After the war, William and Leona Dunnica repaired their home and replaced their bullet-ridden furniture. Under the clapboard of the house, the bullet holes can still be seen. The Thomson & Dunnica Bank survived the conflict and continued until 1877 when it merged with Howard County Bank. Dunnica again led the financial institution until he retired in 1881 at the age of 74.

In 1883 a biographer wrote, “Mr. D. has been an enterprising and public-spirited citizen and has contributed very materially to the general prosperity of Glasgow and surrounding country. He has never sought or desired office, although he has several times been induced to accept minor official positions that did not interfere with his business. His desire has been, so far as public affairs are concerned, to make himself a useful factor in the material development of the county with which he is identified. The biographer admonished his readers that the life of W. F. Dunnica proved that “intelligent industry and frugality, united with upright conduct, cannot fail to bring abundant success.”((J. Y. Miller, Battle of Glasgow History, Lewis Library, Glasgow, Missouri,, accessed January 2019; email correspondence with J. Y. Miller, January 28, 2019.))

William Franklin Dunnica lived to the age of 88. He died on April 28, 1896. He and his wives are buried in Glasgow’s Washington Cemetery.

Verso 1 – Sara

In 1847, Leona Hardeman Cordell, the woman who would become the second wife of William Franklin Dunnica, rented her eight-year-old slave girl, Sara, to an Edwin Tanner. At the time Leona was a 25-year-old woman with two small children who had been abandoned by her husband. She and the children had moved to St. Louis to the home of her mother, Nancy Knox Hardeman Dunnica and her stepfather, James Dunnica, uncle of her future second husband. Judge Dunnica owned the equivalent of $3 million in real estate. Why was it necessary to rent out Sara?((United States Census Bureau, Seventh Census of the United States, “Household of James Dunnica,” St. Tammany Parish, Louisiana, August 17, 1850, page 47, lines 44-48.))

Warning: graphic violent details

In August 1847, Tanner returned Sara to Leona. “The flesh on the back and limbs were beaten to a jelly – one shoulder bone was laid bare – there were several cuts from a club, on the head and around the neck was the indentation of a cord, by which it was supposed she had been confined to a tree…After coming home, her constant request until her death was for bread, by which it would seem that she had been starved as well as unmercifully whipped.”((Frazier, 141-142; Union (St. Louis, Missouri) August 16, 1847, 3:1; Missouri Republican, August 16, 1847, 2:2; “Inquest: Slave Sarah,” Coroner’s Report of Inquests, 1838-48, Missouri Historical Society.))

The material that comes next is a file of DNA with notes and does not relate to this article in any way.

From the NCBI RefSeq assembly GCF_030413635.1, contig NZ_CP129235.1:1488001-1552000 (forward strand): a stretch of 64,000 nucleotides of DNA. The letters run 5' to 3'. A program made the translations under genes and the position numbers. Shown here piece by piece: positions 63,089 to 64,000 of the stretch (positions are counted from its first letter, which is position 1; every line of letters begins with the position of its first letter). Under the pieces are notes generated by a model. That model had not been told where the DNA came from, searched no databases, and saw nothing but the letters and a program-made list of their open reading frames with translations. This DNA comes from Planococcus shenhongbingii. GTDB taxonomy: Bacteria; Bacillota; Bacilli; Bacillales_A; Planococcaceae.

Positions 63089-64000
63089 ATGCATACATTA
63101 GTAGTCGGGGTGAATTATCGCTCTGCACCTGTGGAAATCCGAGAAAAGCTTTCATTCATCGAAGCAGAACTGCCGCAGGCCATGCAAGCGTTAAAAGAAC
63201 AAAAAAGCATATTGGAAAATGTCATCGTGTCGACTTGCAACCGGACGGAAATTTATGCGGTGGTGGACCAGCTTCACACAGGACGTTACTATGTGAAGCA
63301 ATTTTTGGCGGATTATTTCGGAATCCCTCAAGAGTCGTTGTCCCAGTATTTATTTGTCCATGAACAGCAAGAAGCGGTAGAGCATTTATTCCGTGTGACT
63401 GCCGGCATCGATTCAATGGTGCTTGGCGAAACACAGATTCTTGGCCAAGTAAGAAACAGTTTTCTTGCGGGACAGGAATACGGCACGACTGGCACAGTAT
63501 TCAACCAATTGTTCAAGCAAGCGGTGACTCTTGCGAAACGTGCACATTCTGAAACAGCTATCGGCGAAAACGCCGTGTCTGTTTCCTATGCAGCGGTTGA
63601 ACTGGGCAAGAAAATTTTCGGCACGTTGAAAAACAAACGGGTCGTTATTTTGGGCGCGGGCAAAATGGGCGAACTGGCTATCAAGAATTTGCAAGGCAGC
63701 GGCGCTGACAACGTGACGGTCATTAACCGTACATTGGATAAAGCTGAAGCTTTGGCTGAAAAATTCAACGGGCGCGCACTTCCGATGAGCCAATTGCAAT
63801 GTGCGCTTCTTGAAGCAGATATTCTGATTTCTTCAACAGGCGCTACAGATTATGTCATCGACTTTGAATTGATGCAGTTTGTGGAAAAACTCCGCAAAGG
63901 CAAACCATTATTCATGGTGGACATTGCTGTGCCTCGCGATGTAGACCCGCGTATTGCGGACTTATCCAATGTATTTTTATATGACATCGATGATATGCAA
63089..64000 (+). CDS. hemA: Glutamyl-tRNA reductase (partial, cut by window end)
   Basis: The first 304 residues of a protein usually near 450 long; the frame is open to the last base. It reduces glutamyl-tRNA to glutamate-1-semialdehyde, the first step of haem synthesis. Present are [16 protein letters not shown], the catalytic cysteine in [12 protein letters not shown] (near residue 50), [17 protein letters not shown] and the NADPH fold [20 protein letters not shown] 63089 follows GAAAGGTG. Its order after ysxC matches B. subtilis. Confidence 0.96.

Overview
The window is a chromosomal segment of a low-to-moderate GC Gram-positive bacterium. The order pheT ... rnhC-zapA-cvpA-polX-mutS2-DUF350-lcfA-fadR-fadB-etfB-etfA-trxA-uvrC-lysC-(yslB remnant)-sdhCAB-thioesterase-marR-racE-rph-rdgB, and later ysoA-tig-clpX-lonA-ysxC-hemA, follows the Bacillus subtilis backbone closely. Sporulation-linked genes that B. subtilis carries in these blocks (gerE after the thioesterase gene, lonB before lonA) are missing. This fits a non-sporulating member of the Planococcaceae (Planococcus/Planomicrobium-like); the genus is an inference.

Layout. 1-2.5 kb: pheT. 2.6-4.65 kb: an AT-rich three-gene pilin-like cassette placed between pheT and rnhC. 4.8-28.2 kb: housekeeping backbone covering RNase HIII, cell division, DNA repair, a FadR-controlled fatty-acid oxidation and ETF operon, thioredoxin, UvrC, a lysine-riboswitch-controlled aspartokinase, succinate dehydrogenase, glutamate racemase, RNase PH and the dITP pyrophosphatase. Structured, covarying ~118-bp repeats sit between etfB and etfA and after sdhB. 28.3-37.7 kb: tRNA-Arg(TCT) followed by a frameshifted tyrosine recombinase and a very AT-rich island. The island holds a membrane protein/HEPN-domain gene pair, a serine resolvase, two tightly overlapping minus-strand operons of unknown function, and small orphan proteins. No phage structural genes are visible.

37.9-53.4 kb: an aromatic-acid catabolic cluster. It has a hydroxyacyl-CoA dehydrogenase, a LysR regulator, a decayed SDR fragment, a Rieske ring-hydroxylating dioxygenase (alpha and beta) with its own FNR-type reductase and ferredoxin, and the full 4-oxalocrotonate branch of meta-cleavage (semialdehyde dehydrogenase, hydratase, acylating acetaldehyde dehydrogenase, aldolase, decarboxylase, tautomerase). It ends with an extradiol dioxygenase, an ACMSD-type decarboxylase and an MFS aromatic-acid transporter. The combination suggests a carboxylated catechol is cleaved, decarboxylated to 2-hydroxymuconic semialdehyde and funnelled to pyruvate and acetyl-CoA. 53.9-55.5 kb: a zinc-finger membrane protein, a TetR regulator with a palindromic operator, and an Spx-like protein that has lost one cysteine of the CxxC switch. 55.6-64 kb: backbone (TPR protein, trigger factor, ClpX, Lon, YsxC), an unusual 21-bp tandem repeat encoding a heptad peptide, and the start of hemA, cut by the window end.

The coroner called six men to James Dunnica’s home to view the dead girl’s body. They unanimously swore under oath that Sara “came to her death by violence inflicted on her person.” The coroner wrote, “the above-named Sara was evidently whipped to death, probably and almost certainly by Edwin Tanner or some of his family or by himself and family.” The coroner then added this highly personal note, ‘Of all the inquests that I have held, numbering 317, and having seen, as I thought, the work of death in almost all its horrors, the above crime far surpasses anything I have ever seen of human depravity and cruelty.” Tanner may have been fined. He was not hanged or imprisoned.((Ibid.))

Verso 2 – Charlie and Stephen; William and Telly

Leona’s older half-brother, John Locke Hardeman lived in Saline County, Missouri. In 1855 or 1856, George Caleb Bingham painted his portrait, which is now owned by the State Historical Society of Missouri. In 1857, Hardeman died. He was 48. In his will, he wrote that his slaves “Charlie and Steven, and their families, not be broken up.” To his half-brother, Glen Owen Hardeman, he left many possessions, including his “old faithful servants,” William, 63, and Telly, 60. Locke also provided $1,000 (about $12,000 today) to ensure their comfort for the rest of their lives. Why not free all his slaves as another portrait sitter Lewis Penn Witherspoon Balch did? Why not give William and Telly the $12,000? In 1858, in Missouri’s Little Dixie, such a thought was probably unthinkable. Indeed, in 1858, Hardeman’s actions were radical.